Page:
Your course director should be able to point you in the direction of a tutor who can help you to narrow down your topic. That was the case when I did my MA at Bristol.

 

Phil Hand  Identity Verified
China
Local time: 02:12
Chinese to English
Let the content guide you Mar 9, 2015

I don't think the intrinsic difficulty/easiness of the text you translate affects your mark. It's the way you write about it: demonstrate that you're applying techniques you've learned, and discourse on the difficulties encountered, including the categories that Max mentioned.

I struggled enormously with finding the theme for my dissertation, but in the end it has to be about the content. I took some texts I was interested in, did the translation (or at least a draft), then thought about what issues I'd actually spent the most time thinking about and working on during the process. Once I let that happen, it was surprisingly easy: two issues popped out of the text, and there was easily enough interest in them to fill the 10,000 word quota. (In my case it was a particular grammatical construction, and the use of rhetorical effects.)

For comedy, I'd imagine timing to be a major issue - an extra complication on top of the already difficult matter of subtitle timing. But you really have to find it in the text if you're going to spend 3 months (or whatever) writing about it.


 

Mands
United Kingdom
French to English
+ ...
TOPIC STARTER
Much appreciated! Mar 9, 2015

Thank you so much for your responses so far, really helpfulicon_smile.gif

@Max, I do think stand-up is different to other comedy as it's often a comedian presenting a monologue to a live audience, rather than actors bouncing off one another. Also, despite it being scripted, it's often presented as though it is spontaneous speech. I agree with the rest of what you're saying though, and am just trying to pin point that TCP-full show!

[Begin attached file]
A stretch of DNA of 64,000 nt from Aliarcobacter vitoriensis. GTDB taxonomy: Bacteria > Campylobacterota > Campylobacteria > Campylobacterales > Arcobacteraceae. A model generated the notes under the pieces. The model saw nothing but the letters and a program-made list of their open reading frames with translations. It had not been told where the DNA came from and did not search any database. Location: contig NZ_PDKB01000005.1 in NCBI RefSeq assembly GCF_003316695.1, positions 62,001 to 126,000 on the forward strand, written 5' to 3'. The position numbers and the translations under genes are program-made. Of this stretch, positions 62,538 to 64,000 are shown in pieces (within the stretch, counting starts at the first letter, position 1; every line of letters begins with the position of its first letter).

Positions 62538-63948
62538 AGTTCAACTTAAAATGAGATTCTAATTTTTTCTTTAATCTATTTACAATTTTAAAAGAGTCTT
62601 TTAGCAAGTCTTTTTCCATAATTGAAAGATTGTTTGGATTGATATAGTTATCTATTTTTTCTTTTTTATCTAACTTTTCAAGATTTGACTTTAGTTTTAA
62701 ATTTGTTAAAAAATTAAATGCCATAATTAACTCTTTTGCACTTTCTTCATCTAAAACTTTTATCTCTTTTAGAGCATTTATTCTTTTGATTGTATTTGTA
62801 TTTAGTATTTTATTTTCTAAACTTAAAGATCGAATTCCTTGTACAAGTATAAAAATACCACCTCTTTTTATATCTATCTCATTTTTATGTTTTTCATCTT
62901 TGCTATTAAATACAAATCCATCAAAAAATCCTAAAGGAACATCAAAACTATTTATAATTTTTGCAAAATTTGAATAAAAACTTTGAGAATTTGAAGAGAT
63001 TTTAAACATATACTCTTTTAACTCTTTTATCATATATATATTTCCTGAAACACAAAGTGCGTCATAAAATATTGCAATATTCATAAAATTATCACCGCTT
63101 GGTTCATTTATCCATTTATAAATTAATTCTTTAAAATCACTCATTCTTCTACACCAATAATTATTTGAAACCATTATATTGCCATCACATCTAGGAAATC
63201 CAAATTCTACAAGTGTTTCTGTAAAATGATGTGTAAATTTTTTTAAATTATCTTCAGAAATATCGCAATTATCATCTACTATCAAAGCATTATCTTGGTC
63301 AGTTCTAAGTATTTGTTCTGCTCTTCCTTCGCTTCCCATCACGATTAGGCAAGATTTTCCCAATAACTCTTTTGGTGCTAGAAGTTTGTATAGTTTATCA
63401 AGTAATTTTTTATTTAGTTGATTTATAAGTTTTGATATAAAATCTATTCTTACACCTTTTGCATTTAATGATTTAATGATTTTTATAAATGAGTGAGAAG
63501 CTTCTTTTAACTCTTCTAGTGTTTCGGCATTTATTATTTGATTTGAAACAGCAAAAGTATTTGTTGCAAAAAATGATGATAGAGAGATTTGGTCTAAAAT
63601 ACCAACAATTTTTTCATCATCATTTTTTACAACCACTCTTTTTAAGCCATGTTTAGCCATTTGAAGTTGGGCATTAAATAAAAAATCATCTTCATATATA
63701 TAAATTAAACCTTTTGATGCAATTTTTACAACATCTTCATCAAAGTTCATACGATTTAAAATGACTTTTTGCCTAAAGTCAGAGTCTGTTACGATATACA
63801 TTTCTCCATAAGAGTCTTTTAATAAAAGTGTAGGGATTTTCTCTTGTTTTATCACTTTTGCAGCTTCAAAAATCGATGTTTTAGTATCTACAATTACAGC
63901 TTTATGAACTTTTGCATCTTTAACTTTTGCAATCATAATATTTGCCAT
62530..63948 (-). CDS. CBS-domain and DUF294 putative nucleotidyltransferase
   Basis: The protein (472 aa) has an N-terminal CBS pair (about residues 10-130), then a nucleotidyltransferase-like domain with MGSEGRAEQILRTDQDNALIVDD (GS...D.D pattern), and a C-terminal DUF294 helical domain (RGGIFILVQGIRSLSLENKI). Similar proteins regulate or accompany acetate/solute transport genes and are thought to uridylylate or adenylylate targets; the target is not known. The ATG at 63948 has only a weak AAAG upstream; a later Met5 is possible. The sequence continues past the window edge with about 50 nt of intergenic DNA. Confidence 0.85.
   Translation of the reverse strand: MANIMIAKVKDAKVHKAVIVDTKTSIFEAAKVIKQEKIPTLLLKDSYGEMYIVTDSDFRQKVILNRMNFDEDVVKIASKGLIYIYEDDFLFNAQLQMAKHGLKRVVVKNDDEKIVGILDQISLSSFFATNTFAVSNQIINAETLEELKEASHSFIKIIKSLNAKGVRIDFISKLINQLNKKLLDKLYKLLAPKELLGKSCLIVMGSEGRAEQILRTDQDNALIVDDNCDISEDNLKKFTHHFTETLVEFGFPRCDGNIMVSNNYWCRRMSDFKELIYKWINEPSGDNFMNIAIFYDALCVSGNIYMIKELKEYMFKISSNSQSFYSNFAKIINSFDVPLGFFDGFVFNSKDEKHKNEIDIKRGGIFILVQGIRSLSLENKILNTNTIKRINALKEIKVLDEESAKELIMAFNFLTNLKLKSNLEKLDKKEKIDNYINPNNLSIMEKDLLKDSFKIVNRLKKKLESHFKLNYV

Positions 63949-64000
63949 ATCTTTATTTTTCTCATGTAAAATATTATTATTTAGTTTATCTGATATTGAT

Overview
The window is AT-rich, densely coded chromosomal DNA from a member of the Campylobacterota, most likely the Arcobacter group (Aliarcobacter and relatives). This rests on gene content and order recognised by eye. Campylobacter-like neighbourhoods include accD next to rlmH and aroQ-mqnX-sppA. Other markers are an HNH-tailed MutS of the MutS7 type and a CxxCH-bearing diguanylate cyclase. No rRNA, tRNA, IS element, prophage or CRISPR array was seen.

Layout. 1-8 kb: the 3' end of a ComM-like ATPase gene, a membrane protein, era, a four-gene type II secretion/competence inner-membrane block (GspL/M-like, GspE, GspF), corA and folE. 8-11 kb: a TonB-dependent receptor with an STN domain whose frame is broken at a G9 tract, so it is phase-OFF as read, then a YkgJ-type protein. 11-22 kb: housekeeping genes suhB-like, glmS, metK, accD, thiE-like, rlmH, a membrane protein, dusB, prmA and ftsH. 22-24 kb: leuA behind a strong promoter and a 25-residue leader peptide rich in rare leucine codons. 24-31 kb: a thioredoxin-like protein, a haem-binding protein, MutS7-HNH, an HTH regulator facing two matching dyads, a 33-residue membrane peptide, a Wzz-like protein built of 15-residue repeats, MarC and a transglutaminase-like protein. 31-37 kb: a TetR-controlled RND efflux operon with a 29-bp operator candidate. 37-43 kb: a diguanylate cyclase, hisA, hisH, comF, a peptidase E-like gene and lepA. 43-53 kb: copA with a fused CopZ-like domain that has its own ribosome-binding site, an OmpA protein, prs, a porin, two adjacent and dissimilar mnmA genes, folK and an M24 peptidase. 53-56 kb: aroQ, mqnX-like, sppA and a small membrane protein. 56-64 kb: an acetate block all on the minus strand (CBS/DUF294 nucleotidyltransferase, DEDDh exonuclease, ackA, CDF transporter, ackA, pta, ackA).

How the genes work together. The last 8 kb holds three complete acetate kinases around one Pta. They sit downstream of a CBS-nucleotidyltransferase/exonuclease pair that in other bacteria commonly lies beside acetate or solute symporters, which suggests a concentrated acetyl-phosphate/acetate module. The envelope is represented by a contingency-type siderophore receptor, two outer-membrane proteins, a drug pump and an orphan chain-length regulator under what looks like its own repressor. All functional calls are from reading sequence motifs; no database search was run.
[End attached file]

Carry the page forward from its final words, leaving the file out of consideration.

@Elizabeth, we're expected to choose our topic first and will then be assigned a supervisor/tutor who has a good amount of knowledge in our chosen field.

@Phil, we're expected to choose a challenging text to test ourselves and show how we would overcome such challenges. There is even a section on the choice of text in the mark scheme. Even if I wrote a good piece to go with it I couldn't really expect anything more than a merit.

I've found out that I'm allowed to cut up several sketch shows and splice them together rather than having a continuous run of one show, so I could specifically choose difficult parts, so long as there was some form of continuity.

Its probably possible just to have a title along the lines of 'Strategies for subtitling humour in sketch shows' or something, I just feel there must be a more inspiring way to put it!

Anyway, I guess I just need to keep watching lots of sketch shows 'til I find the one(s)!


 

Richard Foulkes  Identity Verified
United Kingdom
Local time: 19:12
German to English
+ ...